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Thread: Farallones 2018

  1. #1
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    Default Farallones 2018

    Just to get into the spirit of the race, here are some videos from past races:

    Red Sky/Brian Boschma - https://www.youtube.com/watch?v=-DQlLmz1aE4

    Iniscaw/Max Crittenden - https://www.youtube.com/watch?v=7vXfn70fexc

    Xpression/Dirk Husselman - https://www.youtube.com/watch?v=MjWAPWQSnUs

    Chippewa/Ronnie Simpson - https://www.youtube.com/watch?v=6REYBImw2LI

  2. #2
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    Here again are some suggestions I received from Bob Johnston years ago:

    Well first, that's an average for the whole day and 15-25 is a broad range. The last time I looked it was going to be more like high teens out at the Farallones = a piece o'cake. It is forecast to get windier at the end of the day, with gusts as high as 31 knots. Therefore if you're not around the island by mid-afternoon you might want to head back, but see how it's going and how you're feeling.

    On the way out, once the breeze picks up keep your sails flat - plenty of halyard tension, cunningham and outhaul on the main, halyard and sheet on the jib (grind it in flat). If you're still heeling too much you can reef of course, and also try to move the jib leads aft to open up the jib's leech a bit while keeping the foot tight.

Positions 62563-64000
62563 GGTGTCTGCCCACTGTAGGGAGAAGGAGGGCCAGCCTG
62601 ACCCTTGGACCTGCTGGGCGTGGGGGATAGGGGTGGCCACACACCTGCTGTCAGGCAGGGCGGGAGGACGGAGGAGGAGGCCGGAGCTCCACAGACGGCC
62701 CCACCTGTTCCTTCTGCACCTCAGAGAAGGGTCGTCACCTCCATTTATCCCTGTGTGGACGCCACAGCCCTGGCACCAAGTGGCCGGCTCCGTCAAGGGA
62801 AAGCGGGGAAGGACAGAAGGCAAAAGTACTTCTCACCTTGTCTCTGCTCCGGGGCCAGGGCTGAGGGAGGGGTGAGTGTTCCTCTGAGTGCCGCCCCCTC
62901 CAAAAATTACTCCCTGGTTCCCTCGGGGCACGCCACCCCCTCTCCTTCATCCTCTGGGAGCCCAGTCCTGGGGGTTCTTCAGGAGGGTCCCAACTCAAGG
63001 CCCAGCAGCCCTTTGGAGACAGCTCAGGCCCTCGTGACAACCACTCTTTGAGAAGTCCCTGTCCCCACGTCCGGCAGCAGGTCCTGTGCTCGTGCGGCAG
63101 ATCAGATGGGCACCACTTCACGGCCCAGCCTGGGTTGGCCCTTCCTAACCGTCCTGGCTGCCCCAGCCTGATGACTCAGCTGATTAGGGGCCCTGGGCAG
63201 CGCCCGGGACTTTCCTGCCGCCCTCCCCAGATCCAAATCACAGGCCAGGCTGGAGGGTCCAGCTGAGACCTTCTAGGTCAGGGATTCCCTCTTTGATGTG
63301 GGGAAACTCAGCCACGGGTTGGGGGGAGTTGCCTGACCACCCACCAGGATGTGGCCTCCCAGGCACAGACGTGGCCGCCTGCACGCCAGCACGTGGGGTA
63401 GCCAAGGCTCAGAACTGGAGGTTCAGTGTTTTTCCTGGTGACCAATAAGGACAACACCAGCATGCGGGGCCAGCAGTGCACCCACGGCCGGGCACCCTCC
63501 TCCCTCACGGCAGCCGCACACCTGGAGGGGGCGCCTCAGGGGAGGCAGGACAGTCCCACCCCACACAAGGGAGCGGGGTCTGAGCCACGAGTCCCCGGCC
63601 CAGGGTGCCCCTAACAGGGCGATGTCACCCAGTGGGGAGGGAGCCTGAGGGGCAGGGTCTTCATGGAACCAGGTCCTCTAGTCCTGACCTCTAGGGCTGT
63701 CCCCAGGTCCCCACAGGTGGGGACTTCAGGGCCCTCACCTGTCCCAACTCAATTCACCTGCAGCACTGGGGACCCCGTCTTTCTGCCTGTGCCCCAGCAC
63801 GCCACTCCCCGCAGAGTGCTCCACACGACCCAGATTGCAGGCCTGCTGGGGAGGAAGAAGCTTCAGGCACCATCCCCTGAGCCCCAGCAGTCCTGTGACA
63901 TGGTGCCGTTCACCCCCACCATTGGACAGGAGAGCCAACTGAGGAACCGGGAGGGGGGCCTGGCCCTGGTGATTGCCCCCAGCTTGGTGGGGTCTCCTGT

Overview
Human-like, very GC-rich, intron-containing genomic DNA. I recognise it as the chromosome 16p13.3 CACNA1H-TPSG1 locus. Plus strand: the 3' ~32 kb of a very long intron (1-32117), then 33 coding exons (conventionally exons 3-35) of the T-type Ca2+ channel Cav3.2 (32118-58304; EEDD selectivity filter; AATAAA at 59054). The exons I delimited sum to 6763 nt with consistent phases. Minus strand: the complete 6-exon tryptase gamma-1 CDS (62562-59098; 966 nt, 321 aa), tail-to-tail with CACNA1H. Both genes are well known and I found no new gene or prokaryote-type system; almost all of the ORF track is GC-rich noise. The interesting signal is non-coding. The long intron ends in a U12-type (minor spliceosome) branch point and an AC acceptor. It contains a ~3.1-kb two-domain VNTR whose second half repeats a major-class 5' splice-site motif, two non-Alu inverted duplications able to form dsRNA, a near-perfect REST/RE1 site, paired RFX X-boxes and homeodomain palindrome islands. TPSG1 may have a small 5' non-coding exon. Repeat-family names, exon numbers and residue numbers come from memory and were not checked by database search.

On the way back you can ease everything some. A looser vang will help to keep you from broaching and of course, ease the mainsheet well out if it's getting broachy. If the jib is a little on the tight side (overtrimmed) it will hold your bow down better coming back, also reducing the tendency to broach. If you have an outboard jib lead (like out to the rail) use that - it will also want to led a little farther forward. This will keep the top of the sail from luffing when you ease it out on the reach home.

    If that forecast (SAT...NW WINDS 15 TO 25 KT. WIND WAVES 3 TO 5 FT. NW SWELL 6 TO 8 FT AT 9 SECONDS. .SAT NIGHT...NW WINDS 15 TO 25 KT. WIND WAVES 4 TO 7 FT. NW SWELL 7 TO 9 FT AT 8 SECONDS. ) proves correct and the wave period is that short, it's going to be a bit sloppy. Remember though - just close up the companionway and turn around and it becomes more manageable/comfortable coming back. So keep going until you're not having fun anymore and then turn around. Hopefully that will be at the island!